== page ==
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Nodal Analysis Please Help

  1. Aug 8, 2014 #1
    I can't tell you how many attempts I've had at this. I must be following the current wrong, or something....

    PLEASE HELP.. this is an example from the chapter! I feel very stupid...
     

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  3. Aug 8, 2014 #2

    donpacino

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    You are forgetting about the current through that dependent source.
    To easily solve this you can use a method that my basic EE proffesor called supernodes. You can use a supernode whenever two node are directly linked by a voltage source.

    First define V3 and V2 in respect to V1.

    then write 1 equation for the current leaving all three nodes and solve.

    Show me some work or an attempt!!!
     
  4. Aug 8, 2014 #3
    I already found those values. I have 3 of the 4 equations I need and I can't understand how to find the formula for the V1 node. there is i4 and i1 coming out, but nothing going into the node. Here are the formulas I already found:
    V2=V1-25
    V3=V2+2.5V1
    2V1-3V2-6V3=0
     
  5. Aug 8, 2014 #4

    donpacino

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    the current going into the node is the current that goes through the voltage source.

    The current that goes through the voltage source is the current through the 4 ohm resistor and the dependant voltage source.

    The current through the dependant voltage source is the current through the 6 ohm resistor and the current through the 3 ohm resisitor
     
  6. Aug 8, 2014 #5

    donpacino

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    If you use true nodal analysis it all has to be solved as one node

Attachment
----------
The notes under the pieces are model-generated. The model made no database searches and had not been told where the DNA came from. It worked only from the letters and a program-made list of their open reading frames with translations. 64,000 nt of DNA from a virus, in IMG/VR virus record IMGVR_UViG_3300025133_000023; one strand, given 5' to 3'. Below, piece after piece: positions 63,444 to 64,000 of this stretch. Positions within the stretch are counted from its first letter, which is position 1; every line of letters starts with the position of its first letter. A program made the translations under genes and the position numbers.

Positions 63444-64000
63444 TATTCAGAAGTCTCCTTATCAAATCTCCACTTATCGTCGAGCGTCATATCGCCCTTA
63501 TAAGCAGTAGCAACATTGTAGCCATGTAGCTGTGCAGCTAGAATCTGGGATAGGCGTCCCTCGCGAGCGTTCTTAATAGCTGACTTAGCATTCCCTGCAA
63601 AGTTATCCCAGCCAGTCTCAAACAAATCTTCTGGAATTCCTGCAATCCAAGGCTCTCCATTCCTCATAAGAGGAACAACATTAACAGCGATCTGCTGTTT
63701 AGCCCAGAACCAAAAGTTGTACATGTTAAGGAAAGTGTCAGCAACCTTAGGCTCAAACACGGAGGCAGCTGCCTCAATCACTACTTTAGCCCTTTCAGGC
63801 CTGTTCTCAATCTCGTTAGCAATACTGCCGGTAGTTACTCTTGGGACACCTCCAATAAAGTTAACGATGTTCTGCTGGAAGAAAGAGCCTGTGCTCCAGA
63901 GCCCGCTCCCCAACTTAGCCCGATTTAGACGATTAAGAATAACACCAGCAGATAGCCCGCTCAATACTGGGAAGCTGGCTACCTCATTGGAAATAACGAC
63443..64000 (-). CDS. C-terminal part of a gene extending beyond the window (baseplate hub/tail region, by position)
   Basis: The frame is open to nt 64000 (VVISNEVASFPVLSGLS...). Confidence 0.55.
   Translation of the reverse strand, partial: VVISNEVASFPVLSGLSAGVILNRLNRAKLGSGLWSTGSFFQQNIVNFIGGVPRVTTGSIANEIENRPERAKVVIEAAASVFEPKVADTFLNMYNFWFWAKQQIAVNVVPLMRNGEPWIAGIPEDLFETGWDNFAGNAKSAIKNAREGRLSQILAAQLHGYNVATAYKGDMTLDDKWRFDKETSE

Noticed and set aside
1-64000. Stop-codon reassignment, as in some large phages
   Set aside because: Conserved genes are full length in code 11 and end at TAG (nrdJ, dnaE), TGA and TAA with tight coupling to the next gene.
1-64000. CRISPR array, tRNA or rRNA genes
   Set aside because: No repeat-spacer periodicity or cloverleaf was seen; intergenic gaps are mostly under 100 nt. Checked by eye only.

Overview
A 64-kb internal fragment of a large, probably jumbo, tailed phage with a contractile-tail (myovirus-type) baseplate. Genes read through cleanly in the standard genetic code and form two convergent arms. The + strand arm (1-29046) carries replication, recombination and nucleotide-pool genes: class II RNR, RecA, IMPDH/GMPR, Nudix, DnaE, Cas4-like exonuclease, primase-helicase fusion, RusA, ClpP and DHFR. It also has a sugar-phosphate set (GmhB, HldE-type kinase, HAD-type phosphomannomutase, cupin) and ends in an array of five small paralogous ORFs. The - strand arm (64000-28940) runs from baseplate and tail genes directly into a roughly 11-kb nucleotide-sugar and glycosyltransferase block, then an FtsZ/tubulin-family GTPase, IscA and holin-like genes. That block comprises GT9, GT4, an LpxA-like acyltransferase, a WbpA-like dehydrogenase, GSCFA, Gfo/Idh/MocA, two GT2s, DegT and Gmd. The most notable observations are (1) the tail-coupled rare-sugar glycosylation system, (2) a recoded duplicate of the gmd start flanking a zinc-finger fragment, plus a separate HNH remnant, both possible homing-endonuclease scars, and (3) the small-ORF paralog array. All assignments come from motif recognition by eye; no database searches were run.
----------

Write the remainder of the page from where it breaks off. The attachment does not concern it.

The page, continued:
7. Aug 8, 2014 #6
    I used the formulas you suggested and still cannot get the correct answer. The book says v1=7.608 v2=-17.39 v3=1.6035

    Any further help will be greatly appreciated - I have spent hours on this problem
     
  8. Aug 10, 2014 #7

    gneill

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    Staff: Mentor

    Hi wencme. Let's see if we can't get you a satisfactory solution.

    My suggestion is to begin by writing the single supernode equation making use of the voltages as labelled. Then write out the relationships between the voltages as you've doe above, and substitute them into the supernode equation leaving only one voltage variable.

    Here's your circuit redrawn to indicate the supernode. Your supernode equation will contain terms for each node where the supernode "bubble" cuts a conductor.

    attachment.php?attachmentid=72057&stc=1&d=1407710850.gif

    Can you write out the supernode equation, first using V1, V2, and V3 to begin with?
     

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  9. Aug 19, 2014 #8
    None of this helps. I have tried this problem 11 ways to Sunday and still cannot arrive at the correct answer! This is a chapter intro PRACTICE problem and is not for homework or for a grade. I simply want to know how to solve this thing.
     
  10. Aug 20, 2014 #9
    You only need 3 equations, not 4.

    These 2 equations are correct:

    V2=V1-25
    V3=V2+2.5V1

    The three nodes V1, V2 and V3 form a supernode. The 6 ohm resistor is just connected from one node of the supernode to another node of the supernode; whatever current passes through it enters the supernode at one end and leaves the supernode at the other end--you can ignore it.

    Treating V1, V2 and V3 as if they were all one node, sum the currents leaving it:

    V1/2 + V2/4 + V3/3 = 0

    That's the additional equation you need--the supernode equation. What do you get if you solve all three equations?
     
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